When I built this fire pit, I wasn’t expecting him to spend much time around it. But a couple of weeks ago, on a night he was having his two best friends (aka The Twins) over for gaming and a sleepover, I built a fire and brought out a big garbage can full of scrap wood. When The Twins arrived, I asked that they all man the fire until their pizzas were delivered. I figured that would keep them outside for 30 minutes. It was a cold night, and The Twins were in shorts.
Good enough for me!
But when the pizza came, they wanted to stay outside and eat it.
Awesome! I gave Barish a bunch of paper plates and back to the pit he went.
Handan and I stayed inside, ate our dinner and watched TV.
Darkness settled in and the boys stayed by the fire pit.
I couldn’t believe it!
I admit to going out a few times to make sure they were okay. This was aberrant behavior!
Finally, a full 2 1/2 hours after I sat them at the fire, they came inside.
They had been out there electronics-free (save for some music they played through Barish’s phone)!
I was so proud of him!
Sounds silly, doesn’t it? But really, it was great to see him take to the fire pit like that and spend some time outdoors.
Fire has that power at night. It awakens something primal in us that draws us closer, a dancing enchantment that connects us with our ancestors.
Speaking of fire, October marks the start of indoor fire season.
One of my favorite days is when I carry the firewood rack from behind the shed and place it next to the deck.
This year, I stacked a ton of logs that my neighbor had graciously split over the winter from the trees we removed last summer. I gave him most of the wood as a ‘thank you’ for his efforts, but there was so much wood that I got probably two years of firewood from the deal.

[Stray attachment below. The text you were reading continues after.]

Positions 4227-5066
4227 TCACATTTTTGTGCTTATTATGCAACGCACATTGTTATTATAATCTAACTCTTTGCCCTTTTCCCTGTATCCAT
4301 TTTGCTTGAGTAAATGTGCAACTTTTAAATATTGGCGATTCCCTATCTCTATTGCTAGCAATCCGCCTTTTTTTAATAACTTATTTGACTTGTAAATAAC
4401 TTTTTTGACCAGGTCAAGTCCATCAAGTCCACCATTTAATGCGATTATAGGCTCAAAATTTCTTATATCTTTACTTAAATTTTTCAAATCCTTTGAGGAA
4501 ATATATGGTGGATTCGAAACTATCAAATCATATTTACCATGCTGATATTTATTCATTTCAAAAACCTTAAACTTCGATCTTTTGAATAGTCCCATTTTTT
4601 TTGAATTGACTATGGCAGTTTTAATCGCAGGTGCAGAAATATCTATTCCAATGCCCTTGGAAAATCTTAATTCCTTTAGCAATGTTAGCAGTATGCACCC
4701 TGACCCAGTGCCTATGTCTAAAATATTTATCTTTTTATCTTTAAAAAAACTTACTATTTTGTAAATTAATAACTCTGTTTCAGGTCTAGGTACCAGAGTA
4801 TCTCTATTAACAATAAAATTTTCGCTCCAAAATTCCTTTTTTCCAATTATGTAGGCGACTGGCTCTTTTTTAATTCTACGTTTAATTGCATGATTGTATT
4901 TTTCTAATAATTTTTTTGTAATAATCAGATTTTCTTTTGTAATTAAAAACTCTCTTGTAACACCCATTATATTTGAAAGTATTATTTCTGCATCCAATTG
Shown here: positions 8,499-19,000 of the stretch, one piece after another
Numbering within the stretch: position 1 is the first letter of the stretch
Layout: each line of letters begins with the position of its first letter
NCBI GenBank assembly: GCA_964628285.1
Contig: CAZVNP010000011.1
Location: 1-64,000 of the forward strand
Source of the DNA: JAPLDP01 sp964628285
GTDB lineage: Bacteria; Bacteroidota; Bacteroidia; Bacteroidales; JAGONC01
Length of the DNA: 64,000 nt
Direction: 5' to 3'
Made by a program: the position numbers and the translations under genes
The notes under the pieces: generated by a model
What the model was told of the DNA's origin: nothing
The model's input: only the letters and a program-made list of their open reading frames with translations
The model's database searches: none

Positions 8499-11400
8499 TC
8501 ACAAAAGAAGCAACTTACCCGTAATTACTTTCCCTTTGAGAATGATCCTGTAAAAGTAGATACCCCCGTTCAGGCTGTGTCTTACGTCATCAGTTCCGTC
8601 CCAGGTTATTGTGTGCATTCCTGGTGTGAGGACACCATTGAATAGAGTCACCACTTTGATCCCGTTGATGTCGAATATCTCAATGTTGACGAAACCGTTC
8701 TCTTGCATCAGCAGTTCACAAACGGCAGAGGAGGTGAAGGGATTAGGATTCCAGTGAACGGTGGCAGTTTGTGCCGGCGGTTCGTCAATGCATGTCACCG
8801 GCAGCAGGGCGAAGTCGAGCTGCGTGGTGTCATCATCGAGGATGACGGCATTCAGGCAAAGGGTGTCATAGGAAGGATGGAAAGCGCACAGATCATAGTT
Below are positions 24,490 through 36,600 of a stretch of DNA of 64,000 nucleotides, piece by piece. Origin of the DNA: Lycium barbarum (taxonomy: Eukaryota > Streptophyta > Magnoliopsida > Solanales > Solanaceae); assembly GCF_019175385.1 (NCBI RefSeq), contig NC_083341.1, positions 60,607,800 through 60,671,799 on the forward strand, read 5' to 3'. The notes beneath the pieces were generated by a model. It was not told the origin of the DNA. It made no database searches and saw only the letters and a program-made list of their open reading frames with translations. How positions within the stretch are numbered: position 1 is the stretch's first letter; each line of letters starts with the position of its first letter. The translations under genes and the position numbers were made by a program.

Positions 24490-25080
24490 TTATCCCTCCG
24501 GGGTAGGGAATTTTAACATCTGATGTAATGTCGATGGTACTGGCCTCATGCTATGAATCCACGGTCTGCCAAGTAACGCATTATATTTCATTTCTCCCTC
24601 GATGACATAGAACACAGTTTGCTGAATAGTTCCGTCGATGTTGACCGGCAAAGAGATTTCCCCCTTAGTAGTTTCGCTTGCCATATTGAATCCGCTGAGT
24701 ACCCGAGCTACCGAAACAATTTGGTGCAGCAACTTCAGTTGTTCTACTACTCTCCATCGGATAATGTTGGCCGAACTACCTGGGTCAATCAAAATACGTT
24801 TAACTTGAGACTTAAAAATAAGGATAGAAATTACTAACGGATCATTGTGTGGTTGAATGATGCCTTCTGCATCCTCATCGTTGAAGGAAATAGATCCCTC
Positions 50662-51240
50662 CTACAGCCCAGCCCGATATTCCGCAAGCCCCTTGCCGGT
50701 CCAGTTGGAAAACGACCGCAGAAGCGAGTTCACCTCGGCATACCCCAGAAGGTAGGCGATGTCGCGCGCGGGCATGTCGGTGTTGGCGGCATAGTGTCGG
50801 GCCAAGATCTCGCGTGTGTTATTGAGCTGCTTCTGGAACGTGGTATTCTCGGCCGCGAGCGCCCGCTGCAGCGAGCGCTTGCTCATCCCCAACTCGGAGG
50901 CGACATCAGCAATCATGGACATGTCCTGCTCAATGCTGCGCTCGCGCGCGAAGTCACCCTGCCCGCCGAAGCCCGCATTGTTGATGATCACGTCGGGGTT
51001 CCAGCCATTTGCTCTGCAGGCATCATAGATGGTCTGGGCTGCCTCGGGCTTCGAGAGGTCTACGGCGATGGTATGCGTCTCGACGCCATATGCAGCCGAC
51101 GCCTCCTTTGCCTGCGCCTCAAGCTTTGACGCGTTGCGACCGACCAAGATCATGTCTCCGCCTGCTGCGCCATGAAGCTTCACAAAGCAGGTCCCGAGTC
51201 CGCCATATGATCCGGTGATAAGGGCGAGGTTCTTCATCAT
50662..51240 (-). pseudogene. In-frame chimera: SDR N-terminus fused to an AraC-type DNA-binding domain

I didn’t think that wood was properly seasoned yet. Oak likes to sit about 2 years before burning.
But I had an old old pile behind the shed…
Old and wet.
I never properly tarped it, and the small tarp that had been covering a section of the pile had long since blown off in a storm.
Well, the new wood wasn’t ready yet, so I was going to have to give the old stuff a try.
The pile had taken on a life of its own. Slugs, mushrooms, spiders, wood-ears, lichen, centipedes, mold, invading vines from the forest – this log pile was a thriving ecosystem!
There were a few good, dry pieces here and there, but most of it was wet and heavy.
I chose the best pieces to fill the firewood rack and tarped the rest. Hopefully it’ll dry out a bit!
October is also apple harvest month.
My apples trees are maturing, and this year was our biggest haul ever.
I’ll leave you with a little trick I discovered one night. I was cooking keto eggplant parmesan, and I needed a lot of garlic for the sauce. Normally, I just peel the cloves the old-fashioned way and then mince or slice them.
But I was feeling a little lazy that night.
I didn’t want to peel all those cloves.
I knew there was a technique out there to quickly peel garlic by tossing a bulb or a bunch of cloves in a mixing bowl, covering that bowl with another of the same size and shaking. But I didn’t have mixing bowls handy, and that method makes a mess of both bowls.
I took a sip of my martini, and inspiration struck.
I grabbed mine and tossed in the cloves.
Shake shakity shakeshakeshake
Perfectly peeled and ready for slicing!
Okay, that’s all I have for you today. Now that I’ll be writing this monthly recap, I’ll be sure to take more pictures throughout the month of what I’m doing.
I’m notoriously bad about that – even when I’m doing a project for the blog!
Though I do consider myself a professional photographer at this point, I still prefer to live the moment rather than capture it for social media.
But for the sake of this blog, I will do me very best to pull the camera from my pocket and record a little more of what happens behind the scenes here at The Navage Patch.
Happy November, everyone!
Love, Greg and Handan